Building an array with array append is horrendously inefficient. Unnesting
an array is surprisingly efficient. As can be seen from Test3 and Test4,
cursors have no detectable overhead for opening the cursor (at least in this
example with 1000 result rows). It is unclear whether there is any
difference at all from Test3 and Test4 for retrieving the data as I have no
easy way right now to measure that accurately. However, since arrays+cursors
are more efficient than anything having to do with temp tables, that is the
way I will go. With the number of rows I am dealing with (which should
always be less than 1,000 in the final returned result set), unnesting an
array is much faster than building a temp table and selecting from it.

If anyone thinks I may have missed some important item in this testing,
please let me know.


On Fri, Apr 23, 2010 at 8:39 PM, Eliot Gable <
egable+pgsql-performance(at)gmail(dot)com <egable%2Bpgsql-performance(at)gmail(dot)com>>wrote:

> That's a good point. However, even after changing it, it is still 12ms with
> the function call verses 6ms without the extra function call. Though, it is
> worth noting that if you can make the function call be guaranteed to return
> the same results when used with the same input parameters, it ends up being
> faster (roughly 3ms in my test case) due to caching -- at least when
> executing it multiple times in a row like this. Unfortunately, I cannot take
> advantage of that, because in my particular use case, the chances of it
> being called again with the same input values within the cache lifetime of
> the results is close to zero. Add to that the fact that the function queries
> tables that could change between transactions (meaning the function is
> volatile) and it's a moot point. However, it is worth noting that for those
> people using a non-volatile function call multiple times in the same
> transaction with the same input values, there is no need to inline the
> function call.
>
>
> On Fri, Apr 23, 2010 at 5:01 PM, Merlin Moncure <mmoncure(at)gmail(dot)com>wrote:
>
>> On Fri, Apr 23, 2010 at 4:42 PM, Eliot Gable
>> <egable+pgsql-performance(at)gmail(dot)com<egable%2Bpgsql-performance(at)gmail(dot)com>>
>> wrote:
>> > To answer the question of whether calling a stored procedure adds any
>> > significant overhead, I built a test case and the short answer is that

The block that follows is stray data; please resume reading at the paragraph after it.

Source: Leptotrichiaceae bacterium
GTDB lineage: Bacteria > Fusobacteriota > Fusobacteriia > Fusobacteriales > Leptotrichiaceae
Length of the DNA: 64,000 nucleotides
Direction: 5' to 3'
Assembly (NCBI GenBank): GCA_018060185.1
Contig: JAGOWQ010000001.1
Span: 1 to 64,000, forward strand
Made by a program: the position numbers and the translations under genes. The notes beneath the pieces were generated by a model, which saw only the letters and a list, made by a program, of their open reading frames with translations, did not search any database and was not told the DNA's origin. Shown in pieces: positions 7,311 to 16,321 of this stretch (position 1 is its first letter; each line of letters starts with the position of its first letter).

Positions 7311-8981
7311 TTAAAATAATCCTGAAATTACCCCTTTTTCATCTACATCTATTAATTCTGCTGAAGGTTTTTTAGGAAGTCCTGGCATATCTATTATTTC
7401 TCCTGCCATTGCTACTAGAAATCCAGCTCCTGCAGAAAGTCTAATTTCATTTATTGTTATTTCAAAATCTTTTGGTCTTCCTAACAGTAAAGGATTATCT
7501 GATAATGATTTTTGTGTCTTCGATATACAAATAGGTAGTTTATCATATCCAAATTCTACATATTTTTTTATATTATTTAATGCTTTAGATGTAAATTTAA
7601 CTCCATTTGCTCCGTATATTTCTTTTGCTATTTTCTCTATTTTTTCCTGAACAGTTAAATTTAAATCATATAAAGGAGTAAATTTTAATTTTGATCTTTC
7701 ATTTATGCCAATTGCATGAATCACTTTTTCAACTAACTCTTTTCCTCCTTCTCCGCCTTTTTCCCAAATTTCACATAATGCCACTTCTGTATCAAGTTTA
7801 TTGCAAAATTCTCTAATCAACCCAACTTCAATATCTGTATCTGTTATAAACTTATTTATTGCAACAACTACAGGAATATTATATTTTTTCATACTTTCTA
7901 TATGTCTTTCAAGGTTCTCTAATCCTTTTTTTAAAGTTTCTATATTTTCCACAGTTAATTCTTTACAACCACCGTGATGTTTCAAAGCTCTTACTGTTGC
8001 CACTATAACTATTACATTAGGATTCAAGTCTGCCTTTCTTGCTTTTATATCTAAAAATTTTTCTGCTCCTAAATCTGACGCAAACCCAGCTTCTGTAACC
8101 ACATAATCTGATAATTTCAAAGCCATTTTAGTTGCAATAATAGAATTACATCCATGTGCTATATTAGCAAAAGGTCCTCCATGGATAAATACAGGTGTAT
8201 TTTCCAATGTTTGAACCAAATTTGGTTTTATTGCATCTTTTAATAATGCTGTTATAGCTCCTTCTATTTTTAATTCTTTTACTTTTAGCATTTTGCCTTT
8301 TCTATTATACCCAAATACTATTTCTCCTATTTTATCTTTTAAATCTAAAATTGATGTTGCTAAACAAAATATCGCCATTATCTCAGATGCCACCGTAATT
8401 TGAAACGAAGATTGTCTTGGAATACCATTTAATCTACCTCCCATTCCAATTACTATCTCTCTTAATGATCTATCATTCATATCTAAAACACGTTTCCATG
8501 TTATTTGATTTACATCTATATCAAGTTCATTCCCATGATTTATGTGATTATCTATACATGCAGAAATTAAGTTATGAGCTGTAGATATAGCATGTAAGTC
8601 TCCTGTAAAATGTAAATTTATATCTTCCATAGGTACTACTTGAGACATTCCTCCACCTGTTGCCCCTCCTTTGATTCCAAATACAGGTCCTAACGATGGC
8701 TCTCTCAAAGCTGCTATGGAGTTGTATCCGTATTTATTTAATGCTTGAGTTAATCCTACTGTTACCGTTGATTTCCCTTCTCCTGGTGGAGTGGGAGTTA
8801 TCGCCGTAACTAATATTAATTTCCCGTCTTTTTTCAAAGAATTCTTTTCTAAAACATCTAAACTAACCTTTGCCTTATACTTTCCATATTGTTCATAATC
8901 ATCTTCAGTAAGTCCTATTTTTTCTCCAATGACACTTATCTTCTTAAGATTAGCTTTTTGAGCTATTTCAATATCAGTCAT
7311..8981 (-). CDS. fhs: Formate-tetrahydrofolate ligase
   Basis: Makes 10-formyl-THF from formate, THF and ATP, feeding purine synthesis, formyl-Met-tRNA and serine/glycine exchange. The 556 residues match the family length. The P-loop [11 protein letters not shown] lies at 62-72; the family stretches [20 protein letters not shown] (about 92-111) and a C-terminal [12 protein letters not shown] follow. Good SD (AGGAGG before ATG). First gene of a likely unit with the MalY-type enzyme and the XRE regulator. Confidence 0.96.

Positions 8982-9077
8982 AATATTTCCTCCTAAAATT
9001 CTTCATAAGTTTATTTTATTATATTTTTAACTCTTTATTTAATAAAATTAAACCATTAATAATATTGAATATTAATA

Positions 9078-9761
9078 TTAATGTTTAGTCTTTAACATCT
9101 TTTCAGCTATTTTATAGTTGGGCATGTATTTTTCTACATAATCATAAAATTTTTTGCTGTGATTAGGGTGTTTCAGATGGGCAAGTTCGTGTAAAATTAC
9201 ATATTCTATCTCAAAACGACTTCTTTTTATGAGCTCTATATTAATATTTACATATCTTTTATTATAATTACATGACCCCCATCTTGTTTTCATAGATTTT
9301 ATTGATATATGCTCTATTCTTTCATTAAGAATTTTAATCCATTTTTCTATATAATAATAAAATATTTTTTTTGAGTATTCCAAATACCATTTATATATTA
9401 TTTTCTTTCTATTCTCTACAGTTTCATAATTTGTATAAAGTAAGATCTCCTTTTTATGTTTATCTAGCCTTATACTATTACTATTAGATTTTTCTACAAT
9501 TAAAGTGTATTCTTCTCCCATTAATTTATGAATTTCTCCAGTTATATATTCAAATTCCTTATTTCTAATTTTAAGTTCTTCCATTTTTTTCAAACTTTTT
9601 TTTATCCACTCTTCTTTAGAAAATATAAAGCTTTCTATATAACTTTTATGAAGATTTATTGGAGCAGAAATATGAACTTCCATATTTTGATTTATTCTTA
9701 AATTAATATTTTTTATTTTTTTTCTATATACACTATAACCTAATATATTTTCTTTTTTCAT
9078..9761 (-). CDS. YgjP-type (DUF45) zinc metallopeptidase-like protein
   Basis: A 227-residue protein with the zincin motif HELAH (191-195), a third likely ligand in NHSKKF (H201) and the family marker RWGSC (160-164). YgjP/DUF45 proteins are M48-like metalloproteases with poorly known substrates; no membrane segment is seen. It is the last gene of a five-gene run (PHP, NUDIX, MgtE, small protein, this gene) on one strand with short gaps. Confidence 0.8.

>> it
>> > seems that it does:
>> >
>> > CREATE OR REPLACE FUNCTION Test1() RETURNS INTEGER AS
>> > $BODY$
>> > DECLARE
>> >     temp INTEGER;
>> > BEGIN
>> >     FOR i IN 1..1000 LOOP
>> >         SELECT 1 AS id INTO temp;
>> >     END LOOP;
>> >     RETURN 1;
>> > END;
>> > $BODY$
>> > LANGUAGE plpgsql;
>> >
>> > CREATE OR REPLACE FUNCTION Test2A() RETURNS SETOF INTEGER AS
>> > $BODY$
>> > DECLARE
>> > BEGIN
>> >     RETURN QUERY SELECT 1 AS id;
>> > END;
>> > $BODY$
>> > LANGUAGE plpgsql;
>> >
>> > CREATE OR REPLACE FUNCTION Test2B() RETURNS INTEGER AS
>> > $BODY$
>> > DECLARE
>> >     temp INTEGER;
>> > BEGIN
>> >     FOR i IN 1..1000 LOOP
>> >         temp := Test2A();
>> >     END LOOP;
>> >     RETURN 1;
>> > END;
>> > $BODY$
>> > LANGUAGE plpgsql;
>> >
>> >
>> > EXPLAIN ANALYZE SELECT * FROM Test1();
>> > "Function Scan on test1  (cost=0.00..0.26 rows=1 width=4) (actual
>> > time=6.568..6.569 rows=1 loops=1)"
>> > "Total runtime: 6.585 ms"
>> >
>> >
>> > EXPLAIN ANALYZE SELECT * FROM Test2B();
>> > "Function Scan on test2b  (cost=0.00..0.26 rows=1 width=4) (actual
>> > time=29.006..29.007 rows=1 loops=1)"
>> > "Total runtime: 29.020 ms"
>>
>> That's not a fair test.  test2a() is a SRF which has higher overhead
>> than regular function.  Try it this way and the timings will level
>> out:
>>
>> CREATE OR REPLACE FUNCTION Test2A() RETURNS  INTEGER AS
>> $BODY$
>> DECLARE
>> BEGIN
>>     RETURN  1 ;
>> END;
>> $BODY$
>> LANGUAGE plpgsql ;
>>
>> merlin
>>
>
>
>
> --
> Eliot Gable
>
> "We do not inherit the Earth from our ancestors: we borrow it from our
> children." ~David Brower
>
> "I decided the words were too conservative for me. We're not borrowing from
> our children, we're stealing from them--and it's not even considered to be a
> crime." ~David Brower
>
> "Esse oportet ut vivas, non vivere ut edas." (Thou shouldst eat to live;
> not live to eat.) ~Marcus Tullius Cicero
>



-- 
Eliot Gable

"We do not inherit the Earth from our ancestors: we borrow it from our
children." ~David Brower

"I decided the words were too conservative for me. We're not borrowing from
our children, we're stealing from them--and it's not even considered to be a
crime." ~David Brower

"Esse oportet ut vivas, non vivere ut edas." (Thou shouldst eat to live; not
live to eat.) ~Marcus Tullius Cicero

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Subject: Re: Replacing Cursors with Temporary Tables